Interview. Miron Radic (Liliac Winery): More and more boutique wineries, like us, are coming to the market

Newsroom 21/02/2018 | 09:30

As of this month, Miron Radić has taken over the operational management of amb Wine Company. BR talked to Liliac Winery’s CEO about his biggest plans in this new role, how the company is changing, and the entire Romanian wine industry.

By Romanita Oprea

What made you decide to go into the wine business?

It was more by accident than design that I went into the wine business, but I was always involved in the drinks business, even during my studies and student jobs. When I saw the tender at my university for the diploma thesis about Romanian wine, I immediately applied and that brought me to where I am now. In the end, the wine business is a very nice one, where you deal with passionate people and educated consumers.

Why Romania?

I chose Romanian as a third language at University, after Russian and English, as it was one of two Balkan languages I didn’t understand and Hungarian was too difficult to learn in a lifetime. Following on from that decision I had an interest in this beautiful country and Romania is still one of a few countries with a lot of untouched potential.

Since Liliac’s launch, you’ve held several key positions at the company. What are the main things you’ve learned in each of them?

First I was hired to work for the marketing side of the company, especially focusing on the export markets. After that, export sales were added to my plate and soon after that I was put in charge of the whole marketing and sales department, together with what would be best described as product management. So I was in charge of almost everything that happened after the wine was bottled. From these “jobs” I learned that each step we take in the winery is just a small cog in the bigger picture, but it is crucial to be the best in each of these tasks so that the result meets our own expectations.

In 2015 I was appointed managing director along with Victor Ciuperca. We shared the responsibilities and worked amazingly well as a team and we still do. From this year on we want to focus more on lean management and the optimization of the winery, so we decided to have only one general manager, which is me, but Victor stays close to us as a corporate advisor and he is still handling the other affairs of the holding company.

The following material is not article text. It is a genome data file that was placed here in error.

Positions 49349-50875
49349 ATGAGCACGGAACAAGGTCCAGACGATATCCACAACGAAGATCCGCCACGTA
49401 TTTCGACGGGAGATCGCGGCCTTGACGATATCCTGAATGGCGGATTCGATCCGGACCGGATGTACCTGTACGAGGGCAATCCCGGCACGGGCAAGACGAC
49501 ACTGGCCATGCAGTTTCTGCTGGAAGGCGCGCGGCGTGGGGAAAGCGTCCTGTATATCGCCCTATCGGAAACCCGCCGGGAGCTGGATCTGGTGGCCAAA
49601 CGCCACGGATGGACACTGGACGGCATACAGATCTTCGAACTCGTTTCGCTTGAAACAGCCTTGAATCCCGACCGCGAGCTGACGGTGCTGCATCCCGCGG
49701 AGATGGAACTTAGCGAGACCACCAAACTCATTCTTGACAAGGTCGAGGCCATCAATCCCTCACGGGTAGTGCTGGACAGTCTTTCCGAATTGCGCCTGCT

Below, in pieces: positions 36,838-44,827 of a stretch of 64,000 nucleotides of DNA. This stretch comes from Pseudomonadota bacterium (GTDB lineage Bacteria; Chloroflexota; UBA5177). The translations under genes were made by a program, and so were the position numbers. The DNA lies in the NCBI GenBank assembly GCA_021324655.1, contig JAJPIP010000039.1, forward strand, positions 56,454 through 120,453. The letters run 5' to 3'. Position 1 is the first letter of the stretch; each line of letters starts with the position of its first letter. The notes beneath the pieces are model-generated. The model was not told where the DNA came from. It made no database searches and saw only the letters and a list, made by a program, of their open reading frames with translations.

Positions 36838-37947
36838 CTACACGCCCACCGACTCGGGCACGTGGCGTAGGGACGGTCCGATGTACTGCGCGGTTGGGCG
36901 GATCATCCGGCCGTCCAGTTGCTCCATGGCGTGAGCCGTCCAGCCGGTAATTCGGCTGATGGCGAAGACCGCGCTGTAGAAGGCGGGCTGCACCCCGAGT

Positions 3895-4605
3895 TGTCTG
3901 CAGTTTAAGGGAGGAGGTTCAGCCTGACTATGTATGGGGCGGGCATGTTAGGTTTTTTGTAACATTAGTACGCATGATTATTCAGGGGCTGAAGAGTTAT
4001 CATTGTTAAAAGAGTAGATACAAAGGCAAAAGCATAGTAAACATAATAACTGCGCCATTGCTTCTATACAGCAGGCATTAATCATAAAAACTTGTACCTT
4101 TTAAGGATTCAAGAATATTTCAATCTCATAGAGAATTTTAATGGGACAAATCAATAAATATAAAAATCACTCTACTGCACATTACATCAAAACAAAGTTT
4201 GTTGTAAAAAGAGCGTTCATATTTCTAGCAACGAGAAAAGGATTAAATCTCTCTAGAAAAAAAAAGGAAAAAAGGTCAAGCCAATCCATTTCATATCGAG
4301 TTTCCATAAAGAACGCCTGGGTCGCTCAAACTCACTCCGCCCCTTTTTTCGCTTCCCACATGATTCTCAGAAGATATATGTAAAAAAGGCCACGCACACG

What have the challenges been so far?

Working in an international environment is always challenging, especially with two so completely different mentalities as the Austrian and Romanian ones! Communication is these fields is always an issue, but I try to be a mediator and understand both sides and so far I think we work great as a team. Another challenge is to be a young person in a traditional field like the wine business. It is crucial to respect the experience of older people and to learn from them, but you also have to show them that things can be done differently and that you sometimes have to go off the beaten path.

What have your first moves been in your new position and why?

One of my first decisions was to reduce the sales team and to focus more on our core competencies, which is making great wine. Also, I want to bring the team closer to the winery; we have to understand that what happens in Batos at the winery is crucial.


What challenges do you expect?

The competition on the local market is growing each year and we have to continue to stand out and enhance our position on the market. Also, changes need some time to be effective within the team. It is a process that takes time as we are building on what we have achieved so far.

What do you believe your main qualities for the position are?

It is very important to stay calm when things move fast and everyone needs everything yesterday. We are following a clear strategy and plan and although it sometimes may be tempting to do otherwise, we have to stick to our decisions to achieve long-term goals. Another thing is that we are in a people business. For me, it is very important that we invest in the people behind Liliac, to build them up so that we build our business in a sustainable way.

How was 2017 for Liliac? In May you predicted a turnover of EUR 1.5 million.

2017 was a record-breaking year for us. We sold more than 340,000 bottles and achieved the target turnover of EUR 1.5 million. This growth should continue in 2018, when we expect to achieve an increase of 10 percent. This will bring us close to our production capacity.

In September, Liliac Winery started selling the first 6,000 bottles from its sparkling production that has been sitting on yeast for 18 months. How were they perceived by the target market?